Adhirajya, Ādhirājya, Adhirājya: 8 definitions
Adhirajya means something in Hinduism, Sanskrit, the history of ancient India, Marathi. If you want to know the exact meaning, history, etymology or English translation of this term then check out the descriptions on this page. Add your comment or reference to a book if you want to contribute to this summary article.
Purana and Itihasa (epic history)Source: archive.org: Puranic Encyclopedia
Adhirājya (अधिराज्य).—A Kingdom in ancient India, described in Bhīṣma Parva, Chapter 9, Verse 44. Today this place is known as Rewa.
The Purana (पुराण, purāṇas) refers to Sanskrit literature preserving ancient India’s vast cultural history, including historical legends, religious ceremonies, various arts and sciences. The eighteen mahapuranas total over 400,000 shlokas (metrical couplets) and date to at least several centuries BCE.
India history and geogprahySource: Cologne Digital Sanskrit Dictionaries: Indian Epigraphical Glossary
Adhirājya.—(EI 24), a realm or kingdom. Note: adhirājya is defined in the “Indian epigraphical glossary” as it can be found on ancient inscriptions commonly written in Sanskrit, Prakrit or Dravidian languages.
--- OR ---
Ādhirājya.—(CII 3), a derivative from the title Adhirāja; supreme sovereignty. Note: ādhirājya is defined in the “Indian epigraphical glossary” as it can be found on ancient inscriptions commonly written in Sanskrit, Prakrit or Dravidian languages.
The history of India traces the identification of countries, villages, towns and other regions of India, as well as royal dynasties, rulers, tribes, local festivities and traditions and regional languages. Ancient India enjoyed religious freedom and encourages the path of Dharma, a concept common to Buddhism, Hinduism, and Jainism.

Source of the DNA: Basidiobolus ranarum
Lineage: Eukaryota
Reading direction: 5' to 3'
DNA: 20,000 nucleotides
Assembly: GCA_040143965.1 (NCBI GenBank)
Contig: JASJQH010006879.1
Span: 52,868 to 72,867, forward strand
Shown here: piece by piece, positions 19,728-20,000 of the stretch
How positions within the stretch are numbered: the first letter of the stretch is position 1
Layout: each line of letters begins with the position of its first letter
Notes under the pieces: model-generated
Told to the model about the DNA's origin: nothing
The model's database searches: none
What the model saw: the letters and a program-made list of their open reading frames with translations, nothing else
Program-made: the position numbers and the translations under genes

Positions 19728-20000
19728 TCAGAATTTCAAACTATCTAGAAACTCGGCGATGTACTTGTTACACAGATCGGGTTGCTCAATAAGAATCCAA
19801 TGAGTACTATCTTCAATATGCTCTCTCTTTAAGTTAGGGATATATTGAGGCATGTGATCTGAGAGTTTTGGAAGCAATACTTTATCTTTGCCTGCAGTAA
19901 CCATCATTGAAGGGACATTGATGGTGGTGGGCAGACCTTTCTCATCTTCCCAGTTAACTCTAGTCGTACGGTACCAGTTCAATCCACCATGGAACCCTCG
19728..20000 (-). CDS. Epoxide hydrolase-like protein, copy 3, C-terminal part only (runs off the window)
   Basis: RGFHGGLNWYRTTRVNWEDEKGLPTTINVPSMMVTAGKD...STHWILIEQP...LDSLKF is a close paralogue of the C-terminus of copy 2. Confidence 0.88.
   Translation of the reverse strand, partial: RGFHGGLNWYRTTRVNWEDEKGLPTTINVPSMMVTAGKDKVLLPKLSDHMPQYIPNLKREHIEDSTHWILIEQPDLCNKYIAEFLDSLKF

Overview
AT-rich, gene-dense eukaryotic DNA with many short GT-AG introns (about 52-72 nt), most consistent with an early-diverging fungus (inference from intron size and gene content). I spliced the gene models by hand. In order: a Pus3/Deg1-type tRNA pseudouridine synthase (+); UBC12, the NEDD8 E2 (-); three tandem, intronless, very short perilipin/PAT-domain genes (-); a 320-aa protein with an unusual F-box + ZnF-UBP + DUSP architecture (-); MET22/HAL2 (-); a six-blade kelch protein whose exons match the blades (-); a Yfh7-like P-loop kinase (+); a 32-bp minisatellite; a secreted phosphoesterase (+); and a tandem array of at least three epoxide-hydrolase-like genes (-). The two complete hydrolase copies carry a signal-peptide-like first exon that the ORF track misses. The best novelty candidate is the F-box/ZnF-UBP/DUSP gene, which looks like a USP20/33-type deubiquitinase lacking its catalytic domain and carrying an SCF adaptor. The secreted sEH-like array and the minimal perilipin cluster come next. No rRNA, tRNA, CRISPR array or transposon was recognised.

Languages of India and abroad
Marathi-English dictionarySource: DDSA: The Aryabhusan school dictionary, Marathi-English
ādhirājya (आधिराज्य).—n Sovereignty.
Marathi is an Indo-European language having over 70 million native speakers people in (predominantly) Maharashtra India. Marathi, like many other Indo-Aryan languages, evolved from early forms of Prakrit, which itself is a subset of Sanskrit, one of the most ancient languages of the world.
Sanskrit-English dictionarySource: DDSA: The practical Sanskrit-English dictionary
Adhirājya (अधिराज्य).—[adhikṛtaṃ rājyaṃ rāṣṭram atra]
1) Imperial or sovereign sway, supremacy, sole sovereignty, imperial dignity, an empire.
2) Name of a country.
Derivable forms: adhirājyam (अधिराज्यम्).
See also (synonyms): adhirāṣṭra.
--- OR ---
Ādhirājya (आधिराज्य).—[adhirājasya bhāvaḥ karma vā ṣyañ] Royalty, sovereignty, supreme sway; बभौ भूयः कुमारत्वादाधिराज्य- मवाप्य सः (babhau bhūyaḥ kumāratvādādhirājya- mavāpya saḥ) R.17.3; Mu.2.
Derivable forms: ādhirājyam (आधिराज्यम्).Source: Cologne Digital Sanskrit Dictionaries: Shabda-Sagara Sanskrit-English Dictionary
Adhirājya (अधिराज्य).—n. (jyaṃ) Empire, supreme sway. E. adhi, and rājya kingdom.
--- OR ---
(-jyaṃ) Supreme sway, royalty, royal government. E. adhirāja and ṣyañ aff.Source: Cologne Digital Sanskrit Dictionaries: Monier-Williams Sanskrit-English Dictionary
1) Adhirājya (अधिराज्य):—[=adhi-rājya] [from adhi-rāj] n. supremacy, imperial dignity
2) [v.s. ...] an empire
3) [v.s. ...] Name of a country.
4) Ādhirājya (आधिराज्य):—n. ([from] adhi-rāja), royalty, royal government, supreme sway, [Atharva-veda; Raghuvaṃśa; Bālarāmāyaṇa]
Sanskrit, also spelled संस्कृतम् (saṃskṛtam), is an ancient language of India commonly seen as the grandmother of the Indo-European language family. Closely allied with Prakrit and Pali, Sanskrit is more exhaustive in both grammar and terms and has the most extensive collection of literature in the world, greatly surpassing its sister-languages Greek and Latin.
See also (Relevant definitions)
Starts with: Adhirajyabhaj.
Ends with: Pradhirajya.
Search found 2 books and stories containing Adhirajya, Ādhirājya, Adhirājya, Adhi-rajya, Adhi-rājya; (plurals include: Adhirajyas, Ādhirājyas, Adhirājyas, rajyas, rājyas). You can also click to the full overview containing English textual excerpts. Below are direct links for the most relevant articles: